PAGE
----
The doctors looked it over and ordered a CT scan. I thought, oh no here we go again, but no sweat. There was no give us your money or your life this time. I got the CT scan, met back with the doctors again. They determined that sebaceous cyst, and was probably benign. The next step was to have the cyst biopsied. I’m thinking big needles and heavy sedation, but no.
The needle used was smaller than the one used to draw blood, and there was no anesthetic necessary. At the pathologist’s office she took a very fine needle and probed it twice. When she said I might feel pressure, she wasn’t kidding. It hurt and my skin was red in that area. It was the first time that it ever really hurt. Most of the time the only pain I got from it was a shooting pain in the temple and jaw, or when it was exposed to extreme temperatures. The biopsy determined that indeed the cyst was benign, and the next step was to have it removed.
A quick meeting with the anesthesiologist determined that I’d be put under plus have a local applied as well. I was nervous and I had my apprehensions, but the docs assured me that it wouldn’t be that bad. So bright and early on the morning of the 9th, my parents took me up to Ben Taub hospital for the surgery. All my friends and family were pulling for me, and they were happy that I was finally having it taken out. I was probably the happiest though because I’d have peace of mind knowing that it was gone forever.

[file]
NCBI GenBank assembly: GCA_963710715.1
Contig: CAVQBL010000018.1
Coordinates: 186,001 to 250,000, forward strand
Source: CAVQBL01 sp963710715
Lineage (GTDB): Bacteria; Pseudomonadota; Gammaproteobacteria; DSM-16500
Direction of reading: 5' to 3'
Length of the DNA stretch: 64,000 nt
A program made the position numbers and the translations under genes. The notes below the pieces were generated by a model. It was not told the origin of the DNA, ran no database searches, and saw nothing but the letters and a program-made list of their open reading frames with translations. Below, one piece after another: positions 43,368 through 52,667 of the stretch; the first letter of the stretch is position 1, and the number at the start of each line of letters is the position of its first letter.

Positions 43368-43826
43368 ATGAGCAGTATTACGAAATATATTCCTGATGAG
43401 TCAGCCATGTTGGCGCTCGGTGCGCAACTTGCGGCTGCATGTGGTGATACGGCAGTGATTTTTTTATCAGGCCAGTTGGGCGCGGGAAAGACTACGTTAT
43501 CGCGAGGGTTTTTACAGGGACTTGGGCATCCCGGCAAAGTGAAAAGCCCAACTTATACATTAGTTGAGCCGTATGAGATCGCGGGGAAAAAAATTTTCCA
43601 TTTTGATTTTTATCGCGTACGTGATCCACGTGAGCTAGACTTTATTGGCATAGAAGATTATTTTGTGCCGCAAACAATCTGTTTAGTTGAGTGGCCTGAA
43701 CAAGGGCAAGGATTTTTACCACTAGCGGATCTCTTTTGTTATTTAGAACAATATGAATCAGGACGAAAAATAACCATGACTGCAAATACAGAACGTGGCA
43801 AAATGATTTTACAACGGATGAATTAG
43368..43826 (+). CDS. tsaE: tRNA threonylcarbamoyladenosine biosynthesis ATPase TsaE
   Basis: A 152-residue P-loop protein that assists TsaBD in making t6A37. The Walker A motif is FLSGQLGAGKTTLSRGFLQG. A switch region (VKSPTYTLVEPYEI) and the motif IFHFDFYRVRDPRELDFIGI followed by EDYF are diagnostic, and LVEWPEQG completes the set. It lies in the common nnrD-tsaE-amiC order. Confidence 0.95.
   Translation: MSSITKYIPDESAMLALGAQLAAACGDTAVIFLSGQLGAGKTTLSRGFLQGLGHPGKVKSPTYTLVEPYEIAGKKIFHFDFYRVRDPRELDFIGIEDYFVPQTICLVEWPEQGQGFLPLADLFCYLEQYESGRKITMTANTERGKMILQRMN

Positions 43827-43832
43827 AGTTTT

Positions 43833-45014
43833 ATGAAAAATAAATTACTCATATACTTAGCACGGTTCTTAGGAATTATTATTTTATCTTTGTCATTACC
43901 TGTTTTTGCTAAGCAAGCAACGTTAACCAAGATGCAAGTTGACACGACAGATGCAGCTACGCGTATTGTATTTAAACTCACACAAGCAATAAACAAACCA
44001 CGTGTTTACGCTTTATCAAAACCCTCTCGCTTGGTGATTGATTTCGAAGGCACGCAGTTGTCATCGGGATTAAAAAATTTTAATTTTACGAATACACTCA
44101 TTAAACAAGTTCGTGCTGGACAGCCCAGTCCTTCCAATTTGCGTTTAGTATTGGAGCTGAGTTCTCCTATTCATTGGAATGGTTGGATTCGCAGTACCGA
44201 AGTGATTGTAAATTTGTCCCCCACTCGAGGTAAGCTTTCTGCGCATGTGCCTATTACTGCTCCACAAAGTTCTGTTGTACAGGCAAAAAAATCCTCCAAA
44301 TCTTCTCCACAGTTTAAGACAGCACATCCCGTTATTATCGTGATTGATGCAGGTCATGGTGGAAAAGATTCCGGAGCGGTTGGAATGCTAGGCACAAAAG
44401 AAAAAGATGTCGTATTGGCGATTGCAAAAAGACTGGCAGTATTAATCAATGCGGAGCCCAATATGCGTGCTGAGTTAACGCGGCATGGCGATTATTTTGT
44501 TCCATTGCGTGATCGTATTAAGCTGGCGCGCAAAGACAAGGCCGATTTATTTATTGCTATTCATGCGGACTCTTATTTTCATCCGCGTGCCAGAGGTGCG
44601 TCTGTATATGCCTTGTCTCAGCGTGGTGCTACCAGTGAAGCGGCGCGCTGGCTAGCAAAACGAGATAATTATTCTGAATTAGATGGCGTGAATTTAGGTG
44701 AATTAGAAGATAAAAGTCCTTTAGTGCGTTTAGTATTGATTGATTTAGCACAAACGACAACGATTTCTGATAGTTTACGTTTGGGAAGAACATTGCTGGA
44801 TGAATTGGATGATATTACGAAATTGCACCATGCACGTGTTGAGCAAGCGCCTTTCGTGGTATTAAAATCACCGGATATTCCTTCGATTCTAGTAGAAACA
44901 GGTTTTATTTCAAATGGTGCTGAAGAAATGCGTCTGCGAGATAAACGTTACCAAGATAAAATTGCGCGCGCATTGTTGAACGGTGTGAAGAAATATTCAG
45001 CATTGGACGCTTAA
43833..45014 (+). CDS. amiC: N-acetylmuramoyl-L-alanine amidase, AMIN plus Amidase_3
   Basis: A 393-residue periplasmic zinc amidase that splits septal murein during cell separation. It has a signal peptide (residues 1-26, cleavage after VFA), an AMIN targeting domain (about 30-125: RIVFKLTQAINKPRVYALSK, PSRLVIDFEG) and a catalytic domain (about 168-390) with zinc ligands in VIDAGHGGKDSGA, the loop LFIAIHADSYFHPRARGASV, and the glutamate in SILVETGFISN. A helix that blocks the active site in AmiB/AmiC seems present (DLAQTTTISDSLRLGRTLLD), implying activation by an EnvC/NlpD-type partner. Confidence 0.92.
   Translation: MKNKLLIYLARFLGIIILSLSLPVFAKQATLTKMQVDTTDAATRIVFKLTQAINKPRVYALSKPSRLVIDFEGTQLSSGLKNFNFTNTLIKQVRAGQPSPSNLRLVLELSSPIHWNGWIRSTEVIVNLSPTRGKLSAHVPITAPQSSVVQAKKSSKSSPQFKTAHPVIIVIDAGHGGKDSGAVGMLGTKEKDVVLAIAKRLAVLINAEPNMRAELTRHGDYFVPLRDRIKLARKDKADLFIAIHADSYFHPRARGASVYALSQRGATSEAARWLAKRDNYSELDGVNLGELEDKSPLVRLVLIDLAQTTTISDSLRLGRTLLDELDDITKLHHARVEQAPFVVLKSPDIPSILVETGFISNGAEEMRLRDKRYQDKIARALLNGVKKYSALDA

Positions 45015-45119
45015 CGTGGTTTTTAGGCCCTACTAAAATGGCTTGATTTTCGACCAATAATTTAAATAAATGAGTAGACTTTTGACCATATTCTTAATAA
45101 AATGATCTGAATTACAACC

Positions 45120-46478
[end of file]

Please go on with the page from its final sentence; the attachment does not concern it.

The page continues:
The surgery waiting room was chaos. Everyone was scheduled to be there at 6 in the morning, but the nurse had to explain that patients would be called according to the time that their doctors could see them. So finally around 8:30 I was sent into surgery. After struggling with the stupid hospital gown, I was sent to pre-op for screening and monitoring. Then the docs came, looked me over, and I was wheeled into the operating room after 10 in the morning.